Waste Not, Want Not: How I Saved $600 in Less Than an Hour

There’s a saying you’ll hear if you hang around me at home long enough: “Waste not, want not.” My husband has heard this adage over and over again, whether I’m digging out the last vestiges from a ketchup bottle or popping some bread heels in the freezer to save for making bread crumbs in the future.

It’s because I believe that with just a little extra effort, saving even a little bit at a time adds up. Recently, though, I was impressed by how we managed to save a lot at once, just by taking a few minutes to crunch some numbers.

We are fortunate that my husband gets pretty good benefits through his job. For the first year of our marriage, we had to buy our own private insurance because he was finishing up school and I was freelancing full-time. So when he got the option to sign up for things like health and dental and vision insurance and a flexible spending account, we eagerly signed up.

But when it came time to re-enroll in our benefits programs this year, we sat down at our kitchen table, with the spreadsheets and a calculator in hand, and started tallying up the costs. As the numbers on the calculator screen grew, we started to wonder if some of those supplemental insurances—namely, vision and dental—were really as good a deal as we thought, given we’re both young and pretty healthy.

For our vision insurance, we were paying about $250 a year for my husband and myself. Dental insurance was another $600, because we could only choose between purchasing a single or a family option. As it turns out, though, the single option would be paid fully by my husband’s work, so we were essentially paying $600 just for me to be covered.

Since we’d already used both insurances for a year, I dug into the folders where I file away all our medical expenses and started adding up how much the services would have cost if we hadn’t had our insurance.

The vision insurance, it turned out, was a great deal, where the total cost would have been $500 had we paid for everything ourselves. Essentially, a discount of 50 percent.

The dental insurance, though, was actually costing us more than we were using: We were paying $600 while the costs billed to our insurance for my visits were less than $300. I called up our dentist and confirmed how much costs would be if we paid out of pocket and she said since I’m already an established patient, they’d be even cheaper; likely $100 per visit.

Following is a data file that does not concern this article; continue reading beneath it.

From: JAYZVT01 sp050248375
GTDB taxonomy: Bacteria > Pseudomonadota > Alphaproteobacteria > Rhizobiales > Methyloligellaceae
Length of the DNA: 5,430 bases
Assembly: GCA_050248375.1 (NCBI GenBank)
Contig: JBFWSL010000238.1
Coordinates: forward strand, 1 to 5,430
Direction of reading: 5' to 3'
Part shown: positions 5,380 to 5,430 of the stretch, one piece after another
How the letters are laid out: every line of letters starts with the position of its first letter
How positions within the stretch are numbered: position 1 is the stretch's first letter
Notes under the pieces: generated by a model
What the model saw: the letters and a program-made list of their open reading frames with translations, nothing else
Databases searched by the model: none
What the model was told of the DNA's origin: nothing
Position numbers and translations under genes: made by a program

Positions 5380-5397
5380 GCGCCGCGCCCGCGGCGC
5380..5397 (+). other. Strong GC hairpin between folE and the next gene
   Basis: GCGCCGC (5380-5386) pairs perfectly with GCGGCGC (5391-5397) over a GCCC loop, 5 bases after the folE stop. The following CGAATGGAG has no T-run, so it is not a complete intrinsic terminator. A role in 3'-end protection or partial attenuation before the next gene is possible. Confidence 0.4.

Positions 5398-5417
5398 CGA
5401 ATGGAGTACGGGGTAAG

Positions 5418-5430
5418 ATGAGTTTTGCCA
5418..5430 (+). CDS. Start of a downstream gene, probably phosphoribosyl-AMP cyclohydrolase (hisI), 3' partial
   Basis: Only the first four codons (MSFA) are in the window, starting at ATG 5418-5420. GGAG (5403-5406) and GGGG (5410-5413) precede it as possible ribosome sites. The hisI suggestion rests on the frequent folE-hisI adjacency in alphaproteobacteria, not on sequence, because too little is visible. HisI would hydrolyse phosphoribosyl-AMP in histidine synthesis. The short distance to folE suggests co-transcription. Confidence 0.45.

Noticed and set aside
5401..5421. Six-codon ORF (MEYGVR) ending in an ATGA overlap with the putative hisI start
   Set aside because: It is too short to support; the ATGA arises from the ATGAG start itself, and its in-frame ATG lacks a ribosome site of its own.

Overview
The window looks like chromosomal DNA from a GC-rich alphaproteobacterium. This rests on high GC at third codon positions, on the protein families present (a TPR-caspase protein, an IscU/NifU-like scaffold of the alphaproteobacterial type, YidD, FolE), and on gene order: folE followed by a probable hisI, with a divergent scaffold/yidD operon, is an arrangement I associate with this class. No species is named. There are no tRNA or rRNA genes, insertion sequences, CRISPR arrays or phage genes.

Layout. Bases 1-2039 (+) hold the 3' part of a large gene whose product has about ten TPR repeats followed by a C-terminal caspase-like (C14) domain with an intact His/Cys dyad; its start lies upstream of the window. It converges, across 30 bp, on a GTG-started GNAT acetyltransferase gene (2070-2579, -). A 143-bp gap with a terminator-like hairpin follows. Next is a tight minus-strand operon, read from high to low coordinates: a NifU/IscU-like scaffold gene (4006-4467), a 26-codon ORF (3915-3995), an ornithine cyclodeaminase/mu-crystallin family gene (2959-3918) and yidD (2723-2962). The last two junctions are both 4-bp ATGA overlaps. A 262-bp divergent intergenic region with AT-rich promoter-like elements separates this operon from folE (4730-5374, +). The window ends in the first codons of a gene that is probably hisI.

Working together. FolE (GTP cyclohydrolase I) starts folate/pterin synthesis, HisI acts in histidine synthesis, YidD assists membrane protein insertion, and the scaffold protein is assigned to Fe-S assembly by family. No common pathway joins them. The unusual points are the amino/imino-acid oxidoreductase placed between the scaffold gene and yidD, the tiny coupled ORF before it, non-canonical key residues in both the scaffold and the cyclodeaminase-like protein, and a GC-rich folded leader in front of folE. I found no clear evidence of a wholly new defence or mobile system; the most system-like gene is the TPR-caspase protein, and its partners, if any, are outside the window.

We ended up deciding to drop the family-plan dental insurance and just keep the insurance on my husband, since that would be free. For my services, we could pay out of pocket (using our flexible spending account with money earmarked especially for those purposes) and still be paying less than the insurance would cost. Of course there’s the chance that something could happen—a rogue cavity or filling—but I haven’t had a cavity in a few years, so that seems unlikely. Even then, we figured if something does happen, we shouldn’t end up paying more than the $600 we would be paying just for premiums.

Then we can take that extra amount, a couple hundred dollars, and sock it away into a savings account that we can put to use at another time.

It took about thirty minutes of culling through the paperwork and calling the dentist’s office to confirm their rates, but in the end we’ll be saving $600 through the course of next year.

Waste not, want not, indeed!

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  1. That's great! We recently saved $1,080 a year just by switching insurance companies - same coverage even! It's always a good idea to reevaluate these sort of payments.

  2. Thanks, Amanda! That's a great savings, of your own, too. I can do a lot with an extra $1K :) I'm continually surprised at how easy it can be to shave costs off, when all it takes is a simple swap! (Although notably, we've looked into switching car insurance companies and it's never been a better deal than sticking with State Farm.)

  3. Doing you homework always pays off!

  4. Nice!

    If there's one thing I've learned from being on a budget [ALL THE TIME] it's how to crunch numbers!

  5. Thanks, ladies! Yes, I was so thrilled to see how much we could save. I'll take it anywhere I can get it :)

  6. great job...my husband just got dental at work and the withholding is more than his health insurance, grr. He has his forst appointment in a few weeks so after then, I can evaluate whether or not its going to be worth the $


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